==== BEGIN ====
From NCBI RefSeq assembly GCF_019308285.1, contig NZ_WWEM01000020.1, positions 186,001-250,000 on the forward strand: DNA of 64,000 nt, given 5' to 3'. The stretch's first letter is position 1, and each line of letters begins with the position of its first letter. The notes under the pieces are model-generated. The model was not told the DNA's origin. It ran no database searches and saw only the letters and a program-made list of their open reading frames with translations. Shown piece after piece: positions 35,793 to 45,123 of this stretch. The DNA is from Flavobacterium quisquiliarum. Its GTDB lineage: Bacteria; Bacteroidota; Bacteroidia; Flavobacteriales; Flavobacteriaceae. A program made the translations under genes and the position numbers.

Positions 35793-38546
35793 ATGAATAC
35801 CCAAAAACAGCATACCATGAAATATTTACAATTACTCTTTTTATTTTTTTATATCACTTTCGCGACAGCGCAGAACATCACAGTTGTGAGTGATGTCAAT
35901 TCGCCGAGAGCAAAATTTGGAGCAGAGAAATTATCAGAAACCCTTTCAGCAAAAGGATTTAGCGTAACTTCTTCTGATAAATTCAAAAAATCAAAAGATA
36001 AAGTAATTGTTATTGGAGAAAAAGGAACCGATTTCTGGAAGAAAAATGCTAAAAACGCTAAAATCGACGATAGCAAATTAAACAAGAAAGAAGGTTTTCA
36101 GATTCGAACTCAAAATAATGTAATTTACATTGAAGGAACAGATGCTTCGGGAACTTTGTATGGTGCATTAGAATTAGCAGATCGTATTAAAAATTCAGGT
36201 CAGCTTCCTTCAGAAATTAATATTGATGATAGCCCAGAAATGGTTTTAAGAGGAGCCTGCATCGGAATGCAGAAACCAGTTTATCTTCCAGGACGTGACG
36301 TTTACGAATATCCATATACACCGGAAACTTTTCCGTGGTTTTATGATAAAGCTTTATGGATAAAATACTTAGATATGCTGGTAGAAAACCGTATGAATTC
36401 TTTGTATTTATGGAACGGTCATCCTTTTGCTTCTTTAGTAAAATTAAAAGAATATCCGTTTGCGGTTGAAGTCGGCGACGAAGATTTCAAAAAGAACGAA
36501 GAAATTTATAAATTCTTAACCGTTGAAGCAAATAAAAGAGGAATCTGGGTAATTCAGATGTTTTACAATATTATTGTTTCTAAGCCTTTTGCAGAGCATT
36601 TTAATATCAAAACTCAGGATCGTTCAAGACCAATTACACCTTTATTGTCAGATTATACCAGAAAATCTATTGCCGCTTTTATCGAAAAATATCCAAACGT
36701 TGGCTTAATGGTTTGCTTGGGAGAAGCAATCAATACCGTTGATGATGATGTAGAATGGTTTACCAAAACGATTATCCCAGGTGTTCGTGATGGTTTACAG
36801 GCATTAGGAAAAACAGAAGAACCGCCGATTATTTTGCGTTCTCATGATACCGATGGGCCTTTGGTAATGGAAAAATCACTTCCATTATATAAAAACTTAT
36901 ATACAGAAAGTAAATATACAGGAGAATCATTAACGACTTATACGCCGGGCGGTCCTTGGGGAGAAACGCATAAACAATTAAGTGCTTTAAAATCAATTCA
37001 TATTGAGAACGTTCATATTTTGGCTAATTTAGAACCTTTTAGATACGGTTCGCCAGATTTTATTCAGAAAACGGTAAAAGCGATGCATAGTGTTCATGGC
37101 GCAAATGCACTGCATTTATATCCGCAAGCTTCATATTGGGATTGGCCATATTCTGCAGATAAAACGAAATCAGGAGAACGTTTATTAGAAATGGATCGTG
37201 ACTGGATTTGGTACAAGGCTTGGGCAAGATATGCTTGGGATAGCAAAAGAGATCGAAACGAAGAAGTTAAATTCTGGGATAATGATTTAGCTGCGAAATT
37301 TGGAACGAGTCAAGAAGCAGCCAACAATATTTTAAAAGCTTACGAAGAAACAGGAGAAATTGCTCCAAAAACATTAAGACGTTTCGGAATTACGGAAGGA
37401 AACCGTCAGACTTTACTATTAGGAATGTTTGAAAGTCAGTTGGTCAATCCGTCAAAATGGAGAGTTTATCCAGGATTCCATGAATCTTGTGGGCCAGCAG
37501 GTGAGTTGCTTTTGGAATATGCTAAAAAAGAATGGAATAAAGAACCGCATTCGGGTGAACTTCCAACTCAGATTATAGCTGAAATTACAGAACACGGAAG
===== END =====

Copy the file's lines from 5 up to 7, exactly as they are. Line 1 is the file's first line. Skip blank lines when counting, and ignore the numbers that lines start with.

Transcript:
35901 TCGCCGAGAGCAAAATTTGGAGCAGAGAAATTATCAGAAACCCTTTCAGCAAAAGGATTTAGCGTAACTTCTTCTGATAAATTCAAAAAATCAAAAGATA
36001 AAGTAATTGTTATTGGAGAAAAAGGAACCGATTTCTGGAAGAAAAATGCTAAAAACGCTAAAATCGACGATAGCAAATTAAACAAGAAAGAAGGTTTTCA
36101 GATTCGAACTCAAAATAATGTAATTTACATTGAAGGAACAGATGCTTCGGGAACTTTGTATGGTGCATTAGAATTAGCAGATCGTATTAAAAATTCAGGT